Mr Putin's comments about Khodorkovsky came just two days after the company's former owners announced they had won a court ruling in The Hague that could allow them to claim US$100 billion (Dh367bn) in damages against the Russian government for the way Yukos was dismantled. Asked about Khodorkovsky last week by French reporters on an official visit to Paris, Mr Putin said the case was a matter for law enforcement authorities and the courts and compared the jailed businessman to the convicted US fraudster Bernard Madoff. In a populist announcement, Mr Putin said in yesterday's call-in show that the proceeds obtained by the government in the Yukos sell-off were used to form an $8 billion (Dh29.3bn) fund that has already helped 10 million Russians repair dilapidated homes and flats and that will be used to move 150,000 more "from slums into new homes".

Throughout his marathon session, Mr Putin took questions via video link-up from several areas hit hard by the economic crisis, particularly company towns whose factories are being shuttered. A man in the studio audience asked the Russian premier why factory owners who are not able to maintain jobs despite government assistance are not jailed. "If we jail everyone who will work?" Mr Putin replied, stressing the importance of proper organisation to ensure profits.

Mr Putin said Russia had overcome "the peak" of the economic crisis but that tough times were still ahead. The inevitable question of Mr Putin's possible return to the presidency came up yesterday. "I will think about it, there is still enough time," he said. A man named Leonid asked if the premier planned to leave politics and if he would consider swapping jobs with him. "Don't hold your breath," Mr Putin said.

Many believe Mr Medvedev will step aside for Mr Putin in 2010 rather than run for a second term. The Russian president said in Italy yesterday, however, that "if Putin doesn't rule out running, neither do I rule myself out". Mr Putin yesterday said terrorism remained a threat in Russia following the bombing of a Moscow-St Petersburg train last week that left 26 people dead and almost 100 injured. He added, however, that the country has enough "resolve and firmness" to deal with such threats.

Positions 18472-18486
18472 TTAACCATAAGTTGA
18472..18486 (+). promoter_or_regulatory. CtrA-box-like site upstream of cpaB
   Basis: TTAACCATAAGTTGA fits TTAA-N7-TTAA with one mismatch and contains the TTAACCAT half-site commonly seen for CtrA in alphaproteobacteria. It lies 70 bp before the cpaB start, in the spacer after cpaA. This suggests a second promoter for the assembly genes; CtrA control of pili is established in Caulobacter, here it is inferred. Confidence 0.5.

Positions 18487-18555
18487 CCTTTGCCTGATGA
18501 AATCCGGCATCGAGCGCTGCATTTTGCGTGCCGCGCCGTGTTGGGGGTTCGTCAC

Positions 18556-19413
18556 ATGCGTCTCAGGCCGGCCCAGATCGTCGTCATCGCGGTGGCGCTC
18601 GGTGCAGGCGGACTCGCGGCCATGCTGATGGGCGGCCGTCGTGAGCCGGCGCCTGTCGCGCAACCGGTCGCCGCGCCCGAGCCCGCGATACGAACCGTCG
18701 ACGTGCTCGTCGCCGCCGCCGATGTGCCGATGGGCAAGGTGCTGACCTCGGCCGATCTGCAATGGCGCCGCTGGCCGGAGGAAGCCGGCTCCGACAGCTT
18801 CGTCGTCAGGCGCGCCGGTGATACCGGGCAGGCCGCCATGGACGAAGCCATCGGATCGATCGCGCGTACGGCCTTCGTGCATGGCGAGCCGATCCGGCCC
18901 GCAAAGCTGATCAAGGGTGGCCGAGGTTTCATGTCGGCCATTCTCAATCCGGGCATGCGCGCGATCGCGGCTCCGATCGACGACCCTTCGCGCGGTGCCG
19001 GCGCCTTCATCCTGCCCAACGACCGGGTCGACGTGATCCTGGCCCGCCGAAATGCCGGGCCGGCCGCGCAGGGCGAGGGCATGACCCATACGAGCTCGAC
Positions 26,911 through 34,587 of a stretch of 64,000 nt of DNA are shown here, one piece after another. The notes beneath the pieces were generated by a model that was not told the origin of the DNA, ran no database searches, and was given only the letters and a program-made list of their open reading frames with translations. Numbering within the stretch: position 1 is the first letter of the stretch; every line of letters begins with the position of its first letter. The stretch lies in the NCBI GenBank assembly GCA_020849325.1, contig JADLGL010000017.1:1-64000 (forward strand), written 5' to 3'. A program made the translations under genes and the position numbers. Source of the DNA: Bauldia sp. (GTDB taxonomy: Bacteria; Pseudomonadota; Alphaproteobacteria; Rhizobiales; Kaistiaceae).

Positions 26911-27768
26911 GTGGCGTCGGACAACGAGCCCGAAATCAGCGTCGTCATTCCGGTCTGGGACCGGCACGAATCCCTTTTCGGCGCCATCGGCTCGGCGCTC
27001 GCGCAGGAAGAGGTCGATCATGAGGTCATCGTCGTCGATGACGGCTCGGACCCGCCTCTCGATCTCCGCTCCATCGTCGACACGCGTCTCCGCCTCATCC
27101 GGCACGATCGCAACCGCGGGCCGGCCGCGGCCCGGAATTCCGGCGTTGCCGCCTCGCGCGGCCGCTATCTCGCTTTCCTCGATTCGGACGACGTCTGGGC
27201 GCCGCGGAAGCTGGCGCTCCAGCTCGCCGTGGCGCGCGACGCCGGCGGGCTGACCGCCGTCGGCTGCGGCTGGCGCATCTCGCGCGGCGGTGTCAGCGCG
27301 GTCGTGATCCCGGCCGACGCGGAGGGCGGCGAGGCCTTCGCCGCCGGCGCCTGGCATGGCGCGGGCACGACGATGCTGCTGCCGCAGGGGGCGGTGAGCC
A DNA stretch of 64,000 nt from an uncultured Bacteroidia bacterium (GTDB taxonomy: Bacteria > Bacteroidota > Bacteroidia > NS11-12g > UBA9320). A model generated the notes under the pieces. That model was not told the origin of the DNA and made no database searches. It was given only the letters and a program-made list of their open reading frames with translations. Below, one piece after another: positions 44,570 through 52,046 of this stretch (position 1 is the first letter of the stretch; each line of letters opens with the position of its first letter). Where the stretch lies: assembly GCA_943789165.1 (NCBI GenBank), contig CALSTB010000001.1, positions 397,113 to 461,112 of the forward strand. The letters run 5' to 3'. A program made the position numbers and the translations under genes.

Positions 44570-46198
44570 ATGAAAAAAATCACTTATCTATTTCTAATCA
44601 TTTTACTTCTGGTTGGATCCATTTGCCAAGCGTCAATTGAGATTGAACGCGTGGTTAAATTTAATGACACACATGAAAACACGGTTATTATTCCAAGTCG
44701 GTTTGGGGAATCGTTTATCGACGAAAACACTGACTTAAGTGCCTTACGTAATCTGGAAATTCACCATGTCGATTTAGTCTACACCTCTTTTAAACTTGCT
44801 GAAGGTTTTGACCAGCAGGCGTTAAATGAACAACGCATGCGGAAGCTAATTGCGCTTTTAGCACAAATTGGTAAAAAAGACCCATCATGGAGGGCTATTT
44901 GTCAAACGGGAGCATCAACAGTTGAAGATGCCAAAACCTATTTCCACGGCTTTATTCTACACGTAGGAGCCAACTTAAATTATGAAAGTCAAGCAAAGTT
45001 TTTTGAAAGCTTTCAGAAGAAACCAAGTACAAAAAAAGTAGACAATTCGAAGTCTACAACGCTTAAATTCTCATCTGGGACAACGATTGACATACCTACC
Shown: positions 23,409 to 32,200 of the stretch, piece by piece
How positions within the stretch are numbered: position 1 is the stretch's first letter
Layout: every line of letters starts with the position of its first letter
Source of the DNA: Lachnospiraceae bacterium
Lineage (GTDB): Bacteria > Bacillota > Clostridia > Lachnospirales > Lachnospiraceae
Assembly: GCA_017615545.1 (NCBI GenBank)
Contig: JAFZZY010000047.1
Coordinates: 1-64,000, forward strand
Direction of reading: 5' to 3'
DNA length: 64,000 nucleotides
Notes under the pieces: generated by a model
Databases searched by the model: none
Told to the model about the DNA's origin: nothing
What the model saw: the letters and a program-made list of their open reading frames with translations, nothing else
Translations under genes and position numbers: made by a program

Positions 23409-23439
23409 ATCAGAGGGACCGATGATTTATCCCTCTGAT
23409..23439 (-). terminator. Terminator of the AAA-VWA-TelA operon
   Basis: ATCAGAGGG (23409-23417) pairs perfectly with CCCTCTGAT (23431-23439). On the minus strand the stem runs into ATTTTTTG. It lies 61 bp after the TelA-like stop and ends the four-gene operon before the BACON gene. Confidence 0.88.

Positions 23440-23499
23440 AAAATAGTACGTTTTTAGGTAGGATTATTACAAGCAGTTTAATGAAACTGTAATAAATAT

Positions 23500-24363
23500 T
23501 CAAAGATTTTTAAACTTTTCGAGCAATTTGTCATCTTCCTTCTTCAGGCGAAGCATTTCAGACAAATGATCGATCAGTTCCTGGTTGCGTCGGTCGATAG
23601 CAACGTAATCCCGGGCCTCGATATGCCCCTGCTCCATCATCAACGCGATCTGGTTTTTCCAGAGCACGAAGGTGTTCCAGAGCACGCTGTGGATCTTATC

The show was peppered with breathless updates by a female moderator on the number of questions (more than two million) that flowed in from across the country via telephone, e-mail and text messages. Mr Putin's call-in shows traditionally have a smattering of colourful moments. During last year's show he wryly admitted to a caller that he made a crude anatomical suggestion to the French President Nicolas Sarkozy about how Mikheil Saakashvili, the Georgian president, should be strung up for his role in last year's Russian-Georgian war over South Ossetia.

Yesterday, he was asked what he thought about the lavish spending habits of Russia's nouveau riche, highlighted by an incident outside Geneva last month in which a Russian student crashed his Lamborghini while allegedly drunkenly racing his Russian friends, who were also driving expensive cars. An elderly German man driving another car was seriously injured in the accident. "In Soviet times some of our rich showed off their wealth by having gold teeth put in preferably at the front," Mr Putin said. "The Lamborghinis and other pricey knicknacks - they are simply today's gold teeth."

Mr Putin, who once described media reports of his alleged extraordinary personal wealth as rubbish "excavated from someone's nose and then spread on those bits of paper", declared an income of 4,622,400 roubles (Dh579,000) last year. cschreck@thenational.ae